I returned this year, like the sparrows, to the place where I had once found shelter from a storm. And this time, just three years later, I walked into that little chapel, and went up to the book to write a new prayer -- Thank you. Because in putting myself out there, I let go of fear and grasped onto hope. In looking down at my own writing and seeing the true desires of my heart, I somehow opened myself up to the possibility of them, and that day I truly began to believe the scripture that says "with God all things are possible..."


  1. This is an AWESOME posting, sweet KaraMcD...for me it is an allegory of the central theme of our soon to be published new book, The Prayer Directed LIfe. What I mean is this: Consider that what you first wrote in that book were not "prayers", but instead were "petitions" - an essential, but not most important, element of prayer. If you will allow that for a Christian, "prayer" and "praying" is about communicating with God (with an emphasis on LISTENING), then your first writing in the book just opened the lines of communications. It's what you did between the time you walked out of there and the time you returned to write "Thank You" three years later that truly defines prayer, and made for a successful outcome. First you believed that "with God all things are possible..."; then, you regularly made time to be alone with the Father and to communicate with Him; and finally, you acted on what you believed to be His suggestions and promptings, as He guided you through the different areas of your life, and provided the answers for your petitions. It saddens my heart to think of those who wrote down their petitions and walked out of there just hoping for the best or humming "Que Sera, Sera"...for that is not the way it is meant to be; or for those whose requests are answered, but who never return to write "Thank You", as they give credit for their miracle or good fortune to something or someone else. I am reminded of the event Luke tells about in the 17th chapter of his gospel account where 10 lepers called out to Jesus from a distance as He passed on the way to Jerusalem to "have mercy on them." He told them to go show themselves to the priests. On the way, they were all healed. One of them, seeing that he had been cleansed, turned back and with a loud voice began glorifying God; and he went back to where Jesus was and fell on his face before Him and began giving thanks. Jesus looked at him and said to His disciples "Where there not ten? But where are the other 9? Is this the only one to return and give glory to God?" Then he told the man to go his way, because "YOUR FAITH has made you whole." Bet that made his joy complete!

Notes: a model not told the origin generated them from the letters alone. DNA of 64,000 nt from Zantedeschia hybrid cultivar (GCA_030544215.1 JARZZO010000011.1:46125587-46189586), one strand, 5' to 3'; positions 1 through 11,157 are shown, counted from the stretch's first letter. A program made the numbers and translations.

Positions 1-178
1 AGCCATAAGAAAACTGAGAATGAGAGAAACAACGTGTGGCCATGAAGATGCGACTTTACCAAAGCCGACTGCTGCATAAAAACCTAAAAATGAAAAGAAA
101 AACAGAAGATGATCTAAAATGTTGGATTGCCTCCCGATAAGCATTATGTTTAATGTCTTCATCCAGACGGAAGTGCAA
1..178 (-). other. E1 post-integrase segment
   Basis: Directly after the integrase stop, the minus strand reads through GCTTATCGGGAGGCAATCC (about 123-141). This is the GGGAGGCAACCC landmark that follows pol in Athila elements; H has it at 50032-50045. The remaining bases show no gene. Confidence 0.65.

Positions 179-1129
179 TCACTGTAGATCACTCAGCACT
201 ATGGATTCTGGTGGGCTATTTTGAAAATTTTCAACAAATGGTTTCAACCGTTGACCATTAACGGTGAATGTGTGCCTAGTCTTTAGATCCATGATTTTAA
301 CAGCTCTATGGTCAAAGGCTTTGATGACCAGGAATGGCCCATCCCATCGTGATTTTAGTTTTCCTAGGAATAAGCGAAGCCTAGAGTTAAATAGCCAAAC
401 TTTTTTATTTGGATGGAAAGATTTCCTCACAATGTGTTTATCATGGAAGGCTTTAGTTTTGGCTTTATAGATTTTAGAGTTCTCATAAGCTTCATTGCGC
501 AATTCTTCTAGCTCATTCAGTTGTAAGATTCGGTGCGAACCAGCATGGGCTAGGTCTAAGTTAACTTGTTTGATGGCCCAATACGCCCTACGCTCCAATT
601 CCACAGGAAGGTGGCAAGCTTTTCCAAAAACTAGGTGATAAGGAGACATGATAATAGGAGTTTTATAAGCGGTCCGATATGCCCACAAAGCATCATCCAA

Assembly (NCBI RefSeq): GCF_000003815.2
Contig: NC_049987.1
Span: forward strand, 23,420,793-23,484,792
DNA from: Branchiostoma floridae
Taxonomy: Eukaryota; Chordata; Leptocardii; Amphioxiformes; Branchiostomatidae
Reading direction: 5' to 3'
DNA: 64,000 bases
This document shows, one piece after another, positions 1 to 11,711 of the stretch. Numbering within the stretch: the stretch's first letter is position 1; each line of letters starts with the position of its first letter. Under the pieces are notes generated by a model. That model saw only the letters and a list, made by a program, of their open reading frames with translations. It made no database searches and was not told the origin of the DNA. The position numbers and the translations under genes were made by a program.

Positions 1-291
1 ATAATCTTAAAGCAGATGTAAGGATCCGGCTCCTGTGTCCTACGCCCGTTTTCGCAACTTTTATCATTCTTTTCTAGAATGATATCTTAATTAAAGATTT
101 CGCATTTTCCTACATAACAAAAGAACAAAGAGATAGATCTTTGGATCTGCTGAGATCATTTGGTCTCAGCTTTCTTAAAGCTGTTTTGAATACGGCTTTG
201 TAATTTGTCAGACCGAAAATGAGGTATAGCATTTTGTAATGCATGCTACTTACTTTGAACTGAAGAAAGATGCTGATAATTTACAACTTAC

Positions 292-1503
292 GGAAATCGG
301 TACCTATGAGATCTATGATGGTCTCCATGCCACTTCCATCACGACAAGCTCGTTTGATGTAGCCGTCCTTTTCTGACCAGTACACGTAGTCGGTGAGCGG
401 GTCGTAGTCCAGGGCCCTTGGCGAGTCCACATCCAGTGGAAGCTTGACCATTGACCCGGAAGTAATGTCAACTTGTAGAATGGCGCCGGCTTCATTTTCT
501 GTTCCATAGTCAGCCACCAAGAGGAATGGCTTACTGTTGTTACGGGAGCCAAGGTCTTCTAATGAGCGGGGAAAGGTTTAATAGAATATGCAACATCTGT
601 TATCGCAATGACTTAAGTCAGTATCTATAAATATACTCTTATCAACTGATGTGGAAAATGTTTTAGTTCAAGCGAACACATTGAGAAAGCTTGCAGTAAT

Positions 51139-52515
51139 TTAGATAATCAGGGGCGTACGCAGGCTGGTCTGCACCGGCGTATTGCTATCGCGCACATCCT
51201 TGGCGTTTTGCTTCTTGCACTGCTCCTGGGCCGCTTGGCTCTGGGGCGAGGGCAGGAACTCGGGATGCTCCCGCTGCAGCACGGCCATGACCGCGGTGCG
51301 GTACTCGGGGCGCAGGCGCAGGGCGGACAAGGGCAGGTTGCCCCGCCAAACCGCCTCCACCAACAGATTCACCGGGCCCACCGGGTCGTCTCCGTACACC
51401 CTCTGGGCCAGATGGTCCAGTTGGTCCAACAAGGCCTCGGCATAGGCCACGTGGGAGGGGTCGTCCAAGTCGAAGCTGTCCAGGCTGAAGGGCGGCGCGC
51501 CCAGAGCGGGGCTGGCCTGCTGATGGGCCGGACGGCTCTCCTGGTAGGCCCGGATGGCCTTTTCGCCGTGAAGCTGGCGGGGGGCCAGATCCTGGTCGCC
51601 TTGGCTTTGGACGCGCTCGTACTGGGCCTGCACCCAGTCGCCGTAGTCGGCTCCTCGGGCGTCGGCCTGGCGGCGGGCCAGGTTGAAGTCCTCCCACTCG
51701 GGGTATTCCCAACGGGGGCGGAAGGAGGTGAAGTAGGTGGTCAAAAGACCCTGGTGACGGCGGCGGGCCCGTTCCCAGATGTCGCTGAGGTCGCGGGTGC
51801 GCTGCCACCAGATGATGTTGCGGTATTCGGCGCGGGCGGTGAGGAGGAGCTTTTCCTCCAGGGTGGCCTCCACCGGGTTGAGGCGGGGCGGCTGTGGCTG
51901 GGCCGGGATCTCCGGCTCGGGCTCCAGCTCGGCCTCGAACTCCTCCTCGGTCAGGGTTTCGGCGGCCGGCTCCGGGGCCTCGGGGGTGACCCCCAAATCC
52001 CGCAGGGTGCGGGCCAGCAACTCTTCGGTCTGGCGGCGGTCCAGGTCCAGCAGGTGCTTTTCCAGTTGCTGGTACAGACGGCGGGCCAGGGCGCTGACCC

2. I loved the mission. And the swallow ;). But most of all, I loved being there as your husband. Thanks for sharing it with me, wifey!